South Asians in United States are more prone to heart attacks and diabetes when compared to other ethnic groups, suggested the American Association of Physicians of Indian Origin (AAPI) at the First World Congress on Preventive Healthcare 2015 in Houston, Texas. Aimed at creating global awareness about preventive healthcare, the three-day Congress held July 10-12, 2015, was part of the North American Bengali Conference (NABC) 2015, organized by Tagore Society of Houston.
The AAPI highlighted that one American dies every 40 seconds in the US from cardiovascular diseases, and a disproportionate burden of this risk is seen in the 3.4 million South Asians who live in the US. This higher risk for heart attacks and cardiovascular death can be up to five times higher for South Asians when compared to other ethnic groups.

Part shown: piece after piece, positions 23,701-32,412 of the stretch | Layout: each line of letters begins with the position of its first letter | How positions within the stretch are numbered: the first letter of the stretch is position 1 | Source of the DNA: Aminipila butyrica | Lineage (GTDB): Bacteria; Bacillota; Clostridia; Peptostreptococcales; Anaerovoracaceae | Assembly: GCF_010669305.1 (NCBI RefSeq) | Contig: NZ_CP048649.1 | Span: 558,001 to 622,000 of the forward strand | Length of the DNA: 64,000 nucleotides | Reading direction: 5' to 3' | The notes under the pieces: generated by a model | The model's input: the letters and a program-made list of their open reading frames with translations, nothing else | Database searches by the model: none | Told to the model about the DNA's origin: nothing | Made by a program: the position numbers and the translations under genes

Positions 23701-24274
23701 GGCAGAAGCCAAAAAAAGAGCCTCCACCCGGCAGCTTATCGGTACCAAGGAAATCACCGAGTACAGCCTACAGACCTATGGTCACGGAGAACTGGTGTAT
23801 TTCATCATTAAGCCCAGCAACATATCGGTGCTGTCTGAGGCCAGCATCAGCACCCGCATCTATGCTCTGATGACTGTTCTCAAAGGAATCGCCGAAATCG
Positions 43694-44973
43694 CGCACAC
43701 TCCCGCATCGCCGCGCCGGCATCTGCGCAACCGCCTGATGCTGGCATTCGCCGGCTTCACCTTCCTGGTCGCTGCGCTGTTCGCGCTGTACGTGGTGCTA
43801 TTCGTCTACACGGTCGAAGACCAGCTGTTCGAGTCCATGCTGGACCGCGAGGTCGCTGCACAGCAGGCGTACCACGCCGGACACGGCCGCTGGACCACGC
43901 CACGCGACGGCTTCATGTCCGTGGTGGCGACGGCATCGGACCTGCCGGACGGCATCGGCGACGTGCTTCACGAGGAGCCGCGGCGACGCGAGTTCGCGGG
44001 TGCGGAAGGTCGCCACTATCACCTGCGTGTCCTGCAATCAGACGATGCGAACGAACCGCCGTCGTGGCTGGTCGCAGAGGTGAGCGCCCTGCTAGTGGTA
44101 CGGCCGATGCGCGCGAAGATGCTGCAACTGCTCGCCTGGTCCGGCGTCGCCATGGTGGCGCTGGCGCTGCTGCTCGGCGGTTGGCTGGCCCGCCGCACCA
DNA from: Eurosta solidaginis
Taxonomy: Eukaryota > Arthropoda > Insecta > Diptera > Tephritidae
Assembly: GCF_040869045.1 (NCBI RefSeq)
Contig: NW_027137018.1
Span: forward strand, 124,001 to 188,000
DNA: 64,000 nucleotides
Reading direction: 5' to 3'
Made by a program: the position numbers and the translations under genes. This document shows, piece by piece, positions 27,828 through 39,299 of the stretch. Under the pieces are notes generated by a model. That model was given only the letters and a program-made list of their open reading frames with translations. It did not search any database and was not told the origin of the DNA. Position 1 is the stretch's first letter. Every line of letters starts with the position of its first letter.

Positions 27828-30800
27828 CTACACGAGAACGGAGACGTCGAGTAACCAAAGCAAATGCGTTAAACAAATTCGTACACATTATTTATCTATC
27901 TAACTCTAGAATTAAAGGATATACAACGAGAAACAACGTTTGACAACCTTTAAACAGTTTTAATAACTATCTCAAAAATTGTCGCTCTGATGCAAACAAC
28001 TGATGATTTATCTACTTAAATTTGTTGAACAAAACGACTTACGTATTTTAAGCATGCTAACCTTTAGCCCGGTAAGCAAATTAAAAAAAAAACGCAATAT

The total number of people with diabetes is believed to rise from 171 million in 2000 to 366 million in 2030. In 2012, 29.1 million Americans, or 9.3% of the population, had diabetes and 13% of Asian Indians had diabetes. While South Asians have a one in three lifetime risk for developing diabetes, the total costs of diagnosed diabetes in the US in 2012 were $245 billion.
Dr. Sumita Chowdhury, chairperson for the Congress, appealed to the South Asian community in US to help conquer the epidemics of cardiovascular diseases and diabetes by joining the the South Asian Cardiovascular Registry. The Congress was a way to evaluate the factors contributing to the increased disease risk among South Asians and help to formulate awareness campaigns to help modify risk factors that are specific to this ethnic group.